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- The People's Night Market of San Antonio
For all their wonderful qualities — organic produce, local businesses, adorable dogs — farmer’s markets have always been plagued by one massive logistical deterrent, and that is that they typically occur on Saturday mornings.
If you, like many, have always considered environmental stewardship and the preservation of the planet to be important, but not quite sleeping-in-on-Saturday important, then Valeria Hernandez and Jovanna Lopez have good news for you.
The two businesswomen, both repatriated San Antonio natives, began The People’s Nite Market last year in hopes of creating a farmer’s market that regular folks could attend. By hosting the exchange during the evening on a weeknight, fans of quality produce no longer have to choose between sleeping and shopping.
Starting Thursday, September 15, the market will run from 6-9 p.m. every other Thursday through December 1 at Avenida Guadalupe (1314 Guadalupe St.), and will be at La Villita for First Fridays from October through March.
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“We want the community to have access to a healthier lifestyle,” says Hernandez. “It’s about trying to give them better options, not just vegetables from the corner store.”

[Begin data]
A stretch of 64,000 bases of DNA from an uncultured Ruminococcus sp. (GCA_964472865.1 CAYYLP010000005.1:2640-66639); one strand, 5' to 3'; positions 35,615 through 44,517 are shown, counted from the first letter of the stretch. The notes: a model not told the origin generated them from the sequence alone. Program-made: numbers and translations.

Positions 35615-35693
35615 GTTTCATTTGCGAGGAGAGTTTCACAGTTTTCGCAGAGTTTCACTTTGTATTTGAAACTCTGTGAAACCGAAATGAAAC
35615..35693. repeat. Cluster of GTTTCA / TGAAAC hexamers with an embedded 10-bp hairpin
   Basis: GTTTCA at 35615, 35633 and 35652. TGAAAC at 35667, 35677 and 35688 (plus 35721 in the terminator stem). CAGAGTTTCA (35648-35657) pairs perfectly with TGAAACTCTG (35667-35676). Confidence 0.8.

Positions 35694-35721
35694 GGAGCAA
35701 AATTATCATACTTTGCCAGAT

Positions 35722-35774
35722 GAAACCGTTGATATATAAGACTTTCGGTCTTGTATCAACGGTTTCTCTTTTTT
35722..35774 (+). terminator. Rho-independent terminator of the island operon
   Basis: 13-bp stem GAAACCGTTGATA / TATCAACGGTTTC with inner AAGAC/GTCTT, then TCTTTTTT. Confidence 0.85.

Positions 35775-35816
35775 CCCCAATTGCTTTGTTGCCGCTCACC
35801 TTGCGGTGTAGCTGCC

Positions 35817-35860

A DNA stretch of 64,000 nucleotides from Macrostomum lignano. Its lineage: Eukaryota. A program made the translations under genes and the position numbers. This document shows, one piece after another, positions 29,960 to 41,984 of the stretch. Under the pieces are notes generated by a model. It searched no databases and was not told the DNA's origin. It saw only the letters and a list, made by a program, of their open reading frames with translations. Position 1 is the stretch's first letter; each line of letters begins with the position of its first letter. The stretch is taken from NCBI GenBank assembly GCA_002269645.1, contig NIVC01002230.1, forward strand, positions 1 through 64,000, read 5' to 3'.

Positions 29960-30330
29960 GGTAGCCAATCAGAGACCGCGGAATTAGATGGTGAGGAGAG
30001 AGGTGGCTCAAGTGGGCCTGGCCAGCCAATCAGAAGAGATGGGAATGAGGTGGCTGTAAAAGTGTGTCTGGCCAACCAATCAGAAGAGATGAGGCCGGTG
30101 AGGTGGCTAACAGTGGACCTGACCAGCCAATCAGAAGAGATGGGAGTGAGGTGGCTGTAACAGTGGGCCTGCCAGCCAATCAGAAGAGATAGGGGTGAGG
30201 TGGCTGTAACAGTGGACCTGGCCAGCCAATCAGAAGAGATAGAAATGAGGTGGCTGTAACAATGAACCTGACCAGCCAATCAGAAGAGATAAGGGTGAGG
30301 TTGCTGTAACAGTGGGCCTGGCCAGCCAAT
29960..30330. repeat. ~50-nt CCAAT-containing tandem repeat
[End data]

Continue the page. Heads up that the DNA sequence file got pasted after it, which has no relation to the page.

In addition to more than a dozen food trucks and artisans, the Nite Market will feature produce from local farmers and River City Produce, a family-run company that’s been in San Antonio for more than 40 years. Shoppers will be able to purchase CSA boxes filled with local vegetables for around $10; cash is recommend, though vendors can accept SNAP and many take credit cards.
“We get as local as possible,” says Hernandez. “Whatever’s in season. Since we’re coming up on fall, the boxes will probably have squash, cabbage, potatoes, and carrots.”
The organizers also promise a festive atmosphere, with cumbia music and a Quinceañera-like vibe. Every market will have a DJ, and Thursday’s inaugural event will also feature two live performers, Los Nahuatlatos and Laura Molinar.
Hernandez and Lopez hope not only to combat the proliferation of food deserts plaguing our sprawling city, but also to highlight the often overlooked vibrancy of the city’s west side, an area Hernandez called an unrivaled cultural corridor. Both women are from the area.
“We want to be a point of pride and do well by the neighborhood,” says Hernandez. “It already has this amazing seed of culture. We just want to grow it.”